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Behav Neurosci. 2004 Dec;118(6):1196-205.

Impaired sustained attention and error-induced stereotypy in the aged Ts65Dn mouse: a mouse model of Down syndrome and Alzheimer's disease.

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Department of Psychology, Cornell University, USA.


This study compared performance of 15- to 17-month-old Ts65Dn mice to that of littermate controls on an automated sustained attention task in which the location, onset time, and duration of brief visual cues varied unpredictably. Ts65Dn mice committed more omission errors than controls, particularly on trials with the briefest cues. Videotape data revealed that the trisomic mice attended less than controls during the period before cue presentation and engaged in stereotypic jumping and grooming immediately after making an error. These findings reveal that Ts65Dn mice are impaired in sustaining attention and exhibit heightened reactivity to committing an error, and support the validity of this mouse model for studying Down syndrome and Alzheimer's disease. The attention task, coupled with the videotape analyses of task performance, provides a useful paradigm for studying attention and reactivity to errors in mice.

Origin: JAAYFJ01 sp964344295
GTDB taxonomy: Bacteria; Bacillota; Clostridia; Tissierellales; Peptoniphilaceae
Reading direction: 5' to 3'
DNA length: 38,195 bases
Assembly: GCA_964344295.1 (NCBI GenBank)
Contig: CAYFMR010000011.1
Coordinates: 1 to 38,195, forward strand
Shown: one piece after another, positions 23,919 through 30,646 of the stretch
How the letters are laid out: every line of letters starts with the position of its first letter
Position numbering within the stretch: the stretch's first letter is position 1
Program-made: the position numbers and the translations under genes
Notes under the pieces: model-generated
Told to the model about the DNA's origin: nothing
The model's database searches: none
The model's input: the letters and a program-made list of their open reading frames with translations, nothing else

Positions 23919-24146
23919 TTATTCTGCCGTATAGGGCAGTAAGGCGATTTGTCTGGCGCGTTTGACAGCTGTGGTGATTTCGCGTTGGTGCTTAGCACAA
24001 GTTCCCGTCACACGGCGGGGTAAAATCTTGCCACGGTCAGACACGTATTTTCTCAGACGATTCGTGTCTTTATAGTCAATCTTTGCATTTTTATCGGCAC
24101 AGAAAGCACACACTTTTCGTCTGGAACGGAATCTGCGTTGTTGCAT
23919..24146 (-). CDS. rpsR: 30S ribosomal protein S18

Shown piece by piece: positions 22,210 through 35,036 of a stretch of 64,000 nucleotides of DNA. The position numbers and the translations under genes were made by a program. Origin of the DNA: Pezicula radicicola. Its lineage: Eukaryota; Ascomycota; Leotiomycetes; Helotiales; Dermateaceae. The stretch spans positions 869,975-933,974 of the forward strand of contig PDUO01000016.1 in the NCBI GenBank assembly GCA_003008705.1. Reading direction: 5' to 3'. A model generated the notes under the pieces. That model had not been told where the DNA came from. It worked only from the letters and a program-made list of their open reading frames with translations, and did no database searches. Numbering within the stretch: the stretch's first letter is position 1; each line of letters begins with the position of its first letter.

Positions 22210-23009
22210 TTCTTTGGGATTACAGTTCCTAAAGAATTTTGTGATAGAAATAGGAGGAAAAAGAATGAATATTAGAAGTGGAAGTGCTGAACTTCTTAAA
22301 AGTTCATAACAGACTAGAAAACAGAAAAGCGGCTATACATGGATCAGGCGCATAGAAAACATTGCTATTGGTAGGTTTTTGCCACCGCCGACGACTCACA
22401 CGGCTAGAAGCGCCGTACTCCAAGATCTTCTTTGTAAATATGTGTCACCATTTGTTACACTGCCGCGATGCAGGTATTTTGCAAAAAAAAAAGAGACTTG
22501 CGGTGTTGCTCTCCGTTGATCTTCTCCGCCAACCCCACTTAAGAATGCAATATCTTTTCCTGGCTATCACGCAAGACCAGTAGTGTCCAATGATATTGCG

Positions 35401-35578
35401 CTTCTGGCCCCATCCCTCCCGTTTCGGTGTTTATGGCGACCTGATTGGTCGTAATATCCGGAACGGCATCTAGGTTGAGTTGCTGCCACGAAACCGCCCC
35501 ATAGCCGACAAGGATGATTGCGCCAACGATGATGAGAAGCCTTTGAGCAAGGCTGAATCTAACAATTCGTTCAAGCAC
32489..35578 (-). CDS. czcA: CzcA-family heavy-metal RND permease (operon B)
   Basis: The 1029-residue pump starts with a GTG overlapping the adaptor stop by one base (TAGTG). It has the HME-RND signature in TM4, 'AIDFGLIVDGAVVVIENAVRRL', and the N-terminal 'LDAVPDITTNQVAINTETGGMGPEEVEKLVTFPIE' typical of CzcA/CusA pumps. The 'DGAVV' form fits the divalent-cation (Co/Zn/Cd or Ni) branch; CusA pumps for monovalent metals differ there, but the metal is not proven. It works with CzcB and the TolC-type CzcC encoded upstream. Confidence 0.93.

[Indexed for MEDLINE]

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